Martins Blog

Trying to explain complex things in simple terms

Introduce Partitioning to a large table

Posted by Martin Bach on September 5, 2009

Recently I have been asked to find a way to partition a very big table on very slow storage. Very large table translates into 600G, and slow storage translates into HP MSA 1000. The time window wasn’t big enough to run this, and the insert activity on the table required it to be done on less busy times.

DBMS_REDEFINITION wasn’t an option then so I decided on a multi-step approach. If I can’t neatly use dbms_redefinition then at least I needed the power of the partitioning commands. Here’s the proof of concept.

WARNING
As alwyas, don’t simply copy and paste – this works for me but doesn’t mean it also works for you. Test, test, test first before doing this in production.

Create a “large” table as source first to test. Actually it’s not large at all but that’s besides the point…

create table unpart
tablespace users
as select * from dba_objects;

Table created.

09:53:05 SQL> select count(1) from unpart;

  COUNT(1)
----------
      9960

Now let’s put some more data into it:

begin
 for i  in 1..5 loop  
  insert into unpart select * from unpart;
 end loop;
end;
/

09:53:26 SQL> /

PL/SQL procedure successfully completed.

09:53:27 SQL> commit;

Commit complete.

09:53:30 SQL> select count(1) from unpart;

  COUNT(1)
----------
    318720

Slightly better. I now need to find the upper bound for the newly to be created partition. This is where you shouldn’t insert data into the table…

SQL> select max(object_id) from unpart;

MAX(OBJECT_ID)
--------------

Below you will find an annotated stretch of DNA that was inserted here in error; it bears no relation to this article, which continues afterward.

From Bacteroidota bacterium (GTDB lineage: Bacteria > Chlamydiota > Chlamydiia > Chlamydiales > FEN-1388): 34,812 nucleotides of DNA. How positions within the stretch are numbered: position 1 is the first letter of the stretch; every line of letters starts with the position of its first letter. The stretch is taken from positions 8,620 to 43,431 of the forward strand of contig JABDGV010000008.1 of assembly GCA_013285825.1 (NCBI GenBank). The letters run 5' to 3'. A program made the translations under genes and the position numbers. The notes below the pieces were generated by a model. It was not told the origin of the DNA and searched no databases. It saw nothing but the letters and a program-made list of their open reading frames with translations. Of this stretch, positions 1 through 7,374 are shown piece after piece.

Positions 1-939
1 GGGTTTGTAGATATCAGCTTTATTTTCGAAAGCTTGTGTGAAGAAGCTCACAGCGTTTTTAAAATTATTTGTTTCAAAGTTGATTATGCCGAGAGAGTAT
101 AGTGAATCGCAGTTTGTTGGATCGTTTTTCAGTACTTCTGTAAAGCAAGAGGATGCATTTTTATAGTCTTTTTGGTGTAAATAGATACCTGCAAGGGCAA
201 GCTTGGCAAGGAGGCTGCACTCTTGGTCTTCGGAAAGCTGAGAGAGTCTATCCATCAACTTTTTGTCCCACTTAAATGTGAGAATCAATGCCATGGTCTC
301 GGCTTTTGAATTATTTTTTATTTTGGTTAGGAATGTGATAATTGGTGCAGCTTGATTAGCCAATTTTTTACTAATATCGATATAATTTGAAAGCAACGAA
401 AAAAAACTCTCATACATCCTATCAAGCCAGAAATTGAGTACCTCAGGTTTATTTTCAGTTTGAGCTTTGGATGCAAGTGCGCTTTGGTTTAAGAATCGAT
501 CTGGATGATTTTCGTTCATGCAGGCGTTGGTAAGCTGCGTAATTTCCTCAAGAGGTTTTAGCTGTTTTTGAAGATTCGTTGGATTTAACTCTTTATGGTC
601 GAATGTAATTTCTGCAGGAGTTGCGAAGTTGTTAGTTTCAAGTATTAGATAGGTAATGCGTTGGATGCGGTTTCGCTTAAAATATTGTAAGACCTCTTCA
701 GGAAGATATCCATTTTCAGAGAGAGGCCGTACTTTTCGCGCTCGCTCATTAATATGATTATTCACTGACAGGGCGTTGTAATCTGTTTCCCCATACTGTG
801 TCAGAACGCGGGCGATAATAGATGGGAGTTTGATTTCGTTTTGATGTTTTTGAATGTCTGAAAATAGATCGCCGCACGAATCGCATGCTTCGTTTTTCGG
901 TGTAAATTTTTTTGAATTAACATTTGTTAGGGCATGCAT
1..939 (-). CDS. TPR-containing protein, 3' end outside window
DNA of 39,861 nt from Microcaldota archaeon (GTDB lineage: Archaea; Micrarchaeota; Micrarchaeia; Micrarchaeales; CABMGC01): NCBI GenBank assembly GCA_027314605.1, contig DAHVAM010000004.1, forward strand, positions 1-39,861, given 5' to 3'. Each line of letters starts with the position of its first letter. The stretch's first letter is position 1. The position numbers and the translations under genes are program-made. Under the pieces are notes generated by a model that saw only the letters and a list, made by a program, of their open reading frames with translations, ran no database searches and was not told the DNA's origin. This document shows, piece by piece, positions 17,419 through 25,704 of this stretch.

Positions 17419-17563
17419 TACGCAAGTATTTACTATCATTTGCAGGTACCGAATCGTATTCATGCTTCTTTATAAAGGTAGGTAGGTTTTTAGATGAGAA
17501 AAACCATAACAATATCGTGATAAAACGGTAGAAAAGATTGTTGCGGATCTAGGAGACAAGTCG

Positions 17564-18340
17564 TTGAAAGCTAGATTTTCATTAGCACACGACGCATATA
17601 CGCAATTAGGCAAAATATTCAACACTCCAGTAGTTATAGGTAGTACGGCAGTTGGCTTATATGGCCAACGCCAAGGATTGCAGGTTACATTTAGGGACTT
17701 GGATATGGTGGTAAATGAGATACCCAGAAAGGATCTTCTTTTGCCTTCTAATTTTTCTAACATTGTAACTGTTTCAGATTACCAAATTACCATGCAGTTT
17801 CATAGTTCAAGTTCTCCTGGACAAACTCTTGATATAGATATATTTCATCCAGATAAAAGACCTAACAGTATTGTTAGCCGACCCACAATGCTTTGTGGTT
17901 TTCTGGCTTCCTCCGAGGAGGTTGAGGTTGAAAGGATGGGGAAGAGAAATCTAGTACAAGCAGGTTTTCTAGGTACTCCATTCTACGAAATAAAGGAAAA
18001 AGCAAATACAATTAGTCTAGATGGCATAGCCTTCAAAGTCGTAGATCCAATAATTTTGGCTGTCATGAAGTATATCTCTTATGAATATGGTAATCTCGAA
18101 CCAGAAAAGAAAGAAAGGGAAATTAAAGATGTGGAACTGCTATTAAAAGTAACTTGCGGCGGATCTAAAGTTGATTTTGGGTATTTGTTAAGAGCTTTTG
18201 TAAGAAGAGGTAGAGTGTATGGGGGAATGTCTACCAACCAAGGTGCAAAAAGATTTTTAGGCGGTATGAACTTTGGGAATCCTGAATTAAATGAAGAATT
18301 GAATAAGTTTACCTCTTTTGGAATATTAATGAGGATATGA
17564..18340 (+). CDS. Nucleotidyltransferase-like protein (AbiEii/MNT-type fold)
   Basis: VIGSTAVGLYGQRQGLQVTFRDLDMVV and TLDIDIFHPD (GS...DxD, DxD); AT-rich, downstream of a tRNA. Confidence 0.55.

10459

Now create the partitioned table to hold the data after the move. The whole source table should fit into the first partition.

create table part
partition by range (object_id)
(
 partition p1 values less than (10459),
 partition p2 values less than (20000),
 partition p3 values less than (maxvalue)
)
as select * from unpart where 1 = 0;

SQL> alter table part enable row movement;

Table altered.

A few selects to prove that the table is empty:

SQL> select count(1) from part partition (p1);

  COUNT(1)
----------
         0

SQL> select count(1) from part partition (p2)
  2  /

  COUNT(1)
----------
         0

SQL> select count(1) from part partition (p3);

  COUNT(1)
----------
         0

Now let’s exchange the table with the initial partition:

SQL> alter table part exchange partition p1 with table unpart;

Table altered.

SQL> select count(1) from part partition (p1)
  2  /

  COUNT(1)
----------
    318688

SQL> select count(1) from part partition (p2);

  COUNT(1)
----------
         0

-- Now we can partition the rest!

09:56:22 SQL> alter table part split partition p1 at (5000) into (partition p_del, partition p1) 
           2  update global indexes parallel 4;

Table altered.

09:56:35 SQL> select count(1) from part partition (p_del);

  COUNT(1)
----------
    157312

09:56:46 SQL> select count(1) from part partition (p1);

  COUNT(1)
----------
    161376

09:56:50 SQL> select 157312+161376 from dual;

157312+161376
-------------
       318688

So we’ve got the initial number of rows, evenly split across partitions. This is great! Unfotunately there is a slight caveat with the split partition command – it’s very heavy on resources (remember the multi step approach?). Each row in the source partition will be copied to the destination partitions (new segments), causing a large number of IOs.

09:57:33 SQL> alter table part split partition p1 at (8500) into (partition p1, partition p1bis)
09:57:37   2   update global indexes parallel 4;

Dropping partitions is easy too:

SQL> alter table part drop partition p_del

Table altered.

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